When the Maryland men’s lacrosse coaches gather the team to dissect game film each week, they start by reviewing a goal. Then they study the assist.
But before moving on, sometimes they rewind the film one last time to show the team how starting midfielder John Haus celebrated the score.
“If you watch him, when he’s off-ball and someone else scores, he’s by far the most excited guy every time,” said Drew Snider, also a starting midfielder. “There’s times on film where they’ll rewind it and say, ‘Just watch Haus.’ ”
Haus’s celebrations are fitting, because he does just about everything else for the unseeded Terrapins (11-5). He enters Saturday’s NCAA semifinal against No. 3 Duke (15-3) in Foxborough, Mass., with 15 goals and 16 assists.
Maryland comes in as the underdog against the Blue Devils, who have been playing some of their best lacrosse of the season. The other semifinal at the sport’s annual championship weekend features Loyola (Md.) against Notre Dame.
Haus does so much for the team that the coaches limit his participation in practice to keep him fresh.
“For him it’s more about mental reps in practice, because we need him so much on Saturdays,” Maryland Coach John Tillman said.
And what does Haus do?
“He can play in front of the goal,” Tillman said. “He can play behind the goal. He can play defense. He can play offense. He can play as a wing on faceoffs. He scored two goals [in an NCAA quarterfinal] against Hopkins. One lefty, one righty.”
Haus, a 6-foot, 180-pound junior, also is the player who joins the defense once a Maryland penalty has been released. And a few times in his career, he has played man-down defense on top of regular stints on extra-man offense.
“He’s a rarity in that he is a midfielder who is good with the ball and good without it,” said former Maryland coach Dave Cottle, who helped recruit Haus. “Most midfielders are one or the other.”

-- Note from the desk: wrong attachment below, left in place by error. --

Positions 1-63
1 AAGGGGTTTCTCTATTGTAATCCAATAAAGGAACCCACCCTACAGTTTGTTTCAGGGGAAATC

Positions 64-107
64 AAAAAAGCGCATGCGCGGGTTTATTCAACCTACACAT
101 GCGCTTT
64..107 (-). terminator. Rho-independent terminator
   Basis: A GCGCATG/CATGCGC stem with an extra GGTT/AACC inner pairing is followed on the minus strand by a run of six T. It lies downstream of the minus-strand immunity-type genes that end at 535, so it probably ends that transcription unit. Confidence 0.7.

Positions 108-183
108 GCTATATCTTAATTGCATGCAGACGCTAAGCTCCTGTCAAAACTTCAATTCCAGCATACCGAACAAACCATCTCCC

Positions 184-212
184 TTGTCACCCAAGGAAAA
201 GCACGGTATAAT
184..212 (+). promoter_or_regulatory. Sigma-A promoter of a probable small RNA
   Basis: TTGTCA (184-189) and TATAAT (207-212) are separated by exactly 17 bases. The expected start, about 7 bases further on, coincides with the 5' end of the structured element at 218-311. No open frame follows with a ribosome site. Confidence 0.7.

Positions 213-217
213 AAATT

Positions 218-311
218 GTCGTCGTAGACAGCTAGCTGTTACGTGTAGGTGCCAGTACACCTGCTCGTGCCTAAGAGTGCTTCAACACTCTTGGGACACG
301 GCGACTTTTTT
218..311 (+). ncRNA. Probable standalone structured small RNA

Haus is equally known for his intangibles. Maryland prides itself on its sideline celebrations following goals or big plays by the defense. Twitter followers have dubbed the sideline celebrations “the Maryland mosh pit.” The sideline celebrators usually find a kindred spirit in Haus.
“I get pretty excited when we score,” Haus said. “I don’t know how to explain it. Having that excitement I guess it brings out my inner child. I think it is one of my better qualities, being excited to play the sport.”
There may have been only one time where lacrosse wasn’t much fun for Haus. He committed to North Carolina in 2008 when his father, John Haus III, was the head coach.
Yet the elder Haus’s contract was not renewed following the 2008 season. In eight years under Haus, the Tar Heels went 58-52 and made the NCAA tournament three times, though their record in the ACC was 6-18.
“I wanted to play for him,” Haus said of his father. “I have so much respect for him. He’s pretty much my role model. . . . With him being let go, I just didn’t feel like [Carolina] was the best place for me.”
Said the elder Haus: “We were all pretty upset. It’s as simple as that. . . . When he first decided on a college, things got disrupted. But he stood tall.”
The younger Haus re-opened his recruitment and Cottle, who was forced to resign after the 2010 season, was among his first suitors.
The younger Haus, who had previously lived in Lutherville, Md., arrived in College Park for his recruiting trip wearing a Baltimore Ravens hat.
“I knew then we had a chance,” Cottle said. Maryland also is the alma mater of his mother, Lisa.
As a freshman in 2010, Haus played on the third midfield. Late in the season, Cottle and current assistant Ryan Moran began keeping stats from the intrasquad scrimmages in practice.
“When [practices] were over Ryan and I would look at each other and say, ‘The third midfield keeps scoring,’ ” Cottle said.
So they gave Haus a chance in the second quarter of a 7-5 NCAA quarterfinal loss to Notre Dame. Haus scored.
“I said, ‘We’re going to invert next time around,’ ” Cottle said. “ ‘And we’re giving it to Johnny Haus.’ Well, he came around and scored. And when he came off the field he hugged me and thanked me for giving him the ball. ‘Thank you for the opportunity,’ he said.”